Hyperpat\’s HyperDay

SF, science, and daily living

When SF is as Real as Tomorrow’s Headlines

Posted by hyperpat on November 11, 2006

While I’m in the mood to plug things, I suppose I should mention Battlestar Galactica. Now the original show with Lorne Greene back in the sixties wasn’t terrible, but neither was it great, and its fan base was too small to keep it on the air when the inevitable budget axe fell, unlike a certain other SF series of the same period. In its reincarnation, though, what we have is a show that goes to places the original wouldn’t have dared go: the morality of genocide (last night’s episode), inter-species sexual relations, the rationality (or not) of religion, the validity of torture during war time (sound familiar?), discourse on the best and worst of political campaigns – this list keeps getting longer. All rounded out with characters who, while often strange, are also immediately recognizable as real people, with anywhere from stoics and martyrs to cowards and schizophrenics occupying the stage.

This series is dark and often somewhat depressing, but it has an edginess and relevance that Star Trek never quite got (and that Star Wars never even thought about). While its special effects are good, they are not the centerpoint of this drama, a welcome change from all too many Hollywood attempts at what it thinks is science fiction, but rather the story always remains uppermost.

I just hope the writers and actors can continue to maintain the very high level of brilliance that has graced this series so far.

2 Responses to “When SF is as Real as Tomorrow’s Headlines”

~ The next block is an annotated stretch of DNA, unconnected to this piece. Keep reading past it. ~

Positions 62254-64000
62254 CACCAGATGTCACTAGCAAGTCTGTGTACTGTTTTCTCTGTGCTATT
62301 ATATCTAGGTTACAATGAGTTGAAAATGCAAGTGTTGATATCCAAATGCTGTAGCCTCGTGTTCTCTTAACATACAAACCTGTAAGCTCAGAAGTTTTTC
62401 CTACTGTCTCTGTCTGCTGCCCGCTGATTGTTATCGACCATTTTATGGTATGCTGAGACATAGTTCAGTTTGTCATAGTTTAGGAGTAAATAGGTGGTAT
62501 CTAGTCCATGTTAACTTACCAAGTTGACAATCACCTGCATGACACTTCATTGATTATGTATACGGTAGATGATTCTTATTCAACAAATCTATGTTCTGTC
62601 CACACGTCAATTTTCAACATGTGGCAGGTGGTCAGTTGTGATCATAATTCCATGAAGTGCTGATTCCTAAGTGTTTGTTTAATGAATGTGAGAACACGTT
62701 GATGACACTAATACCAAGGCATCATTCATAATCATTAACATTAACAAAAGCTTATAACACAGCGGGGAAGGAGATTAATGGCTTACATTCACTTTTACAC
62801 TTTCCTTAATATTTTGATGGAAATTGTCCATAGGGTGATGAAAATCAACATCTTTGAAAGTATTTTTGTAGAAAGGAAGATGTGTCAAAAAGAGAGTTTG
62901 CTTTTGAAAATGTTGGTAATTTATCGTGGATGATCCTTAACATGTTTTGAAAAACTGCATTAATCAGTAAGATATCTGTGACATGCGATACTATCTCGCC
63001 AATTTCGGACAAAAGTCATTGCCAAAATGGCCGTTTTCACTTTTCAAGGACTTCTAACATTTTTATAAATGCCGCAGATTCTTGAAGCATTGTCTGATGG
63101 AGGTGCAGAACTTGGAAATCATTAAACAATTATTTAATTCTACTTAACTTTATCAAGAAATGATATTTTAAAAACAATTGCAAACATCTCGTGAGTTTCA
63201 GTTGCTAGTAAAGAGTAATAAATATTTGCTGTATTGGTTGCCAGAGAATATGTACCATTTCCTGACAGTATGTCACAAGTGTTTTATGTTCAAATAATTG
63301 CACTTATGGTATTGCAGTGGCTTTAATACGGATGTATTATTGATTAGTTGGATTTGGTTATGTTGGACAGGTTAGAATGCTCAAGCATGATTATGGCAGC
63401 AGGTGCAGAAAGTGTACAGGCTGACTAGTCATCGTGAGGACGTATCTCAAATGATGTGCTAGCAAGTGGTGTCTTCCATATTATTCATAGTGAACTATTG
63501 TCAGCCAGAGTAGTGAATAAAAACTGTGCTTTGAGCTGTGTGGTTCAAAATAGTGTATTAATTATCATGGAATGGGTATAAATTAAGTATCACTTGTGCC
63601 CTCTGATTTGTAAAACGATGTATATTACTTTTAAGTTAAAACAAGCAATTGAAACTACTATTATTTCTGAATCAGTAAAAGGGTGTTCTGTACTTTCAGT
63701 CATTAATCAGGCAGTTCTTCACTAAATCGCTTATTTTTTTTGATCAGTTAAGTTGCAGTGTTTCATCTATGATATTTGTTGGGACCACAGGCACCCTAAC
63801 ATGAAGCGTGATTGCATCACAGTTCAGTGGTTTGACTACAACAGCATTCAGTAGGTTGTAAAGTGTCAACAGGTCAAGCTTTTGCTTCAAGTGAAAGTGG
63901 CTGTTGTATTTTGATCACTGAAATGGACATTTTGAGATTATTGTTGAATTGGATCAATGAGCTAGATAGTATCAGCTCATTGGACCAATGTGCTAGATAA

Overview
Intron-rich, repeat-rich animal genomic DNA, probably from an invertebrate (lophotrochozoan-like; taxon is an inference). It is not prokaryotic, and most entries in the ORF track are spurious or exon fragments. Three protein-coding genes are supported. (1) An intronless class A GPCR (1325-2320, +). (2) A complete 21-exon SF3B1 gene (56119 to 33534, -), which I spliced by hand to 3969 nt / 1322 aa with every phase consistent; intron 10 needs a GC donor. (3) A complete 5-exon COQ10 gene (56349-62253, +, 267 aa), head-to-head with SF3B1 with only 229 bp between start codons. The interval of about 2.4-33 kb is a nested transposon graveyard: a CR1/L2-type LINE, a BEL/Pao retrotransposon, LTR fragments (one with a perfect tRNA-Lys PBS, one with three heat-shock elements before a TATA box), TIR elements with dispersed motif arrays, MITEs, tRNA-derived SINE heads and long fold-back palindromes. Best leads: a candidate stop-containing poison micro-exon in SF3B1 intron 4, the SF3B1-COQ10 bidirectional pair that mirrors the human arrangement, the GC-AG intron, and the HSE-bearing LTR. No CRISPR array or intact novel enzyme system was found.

1. Peter said

    I quite agree – and I thoroughly enjoy the new program (it helps that the one of the particular Cylons is not tough to look at! 😉 ). The stories covering the insurgence on New Caprica had to have Rumsfeld squirming in his lounger. I was waiting for the Cylons to make pyramids out of their prisoners.
    Let us hope the writers can keep this edge.
    I am still trying to digest what Baltar said during his interogation…is he or is he not a Cylon..or perhaps something different altogether? I would be interested in hearing your take.

  2. hyperpat said

    Baltar is certainly the enigmatic character of the show. Not only is he not the type of person I’d invite into my home, his interior monologues/dreams/alternate realities do a great deal to make the viewer wonder just what the heck is really going on. However, I don’t believe he’s a Cylon – too much of the early portion of the series revolved around his ‘traitorous’ act of opening up the defense system to the Cylons, and his moral qualms about the act.

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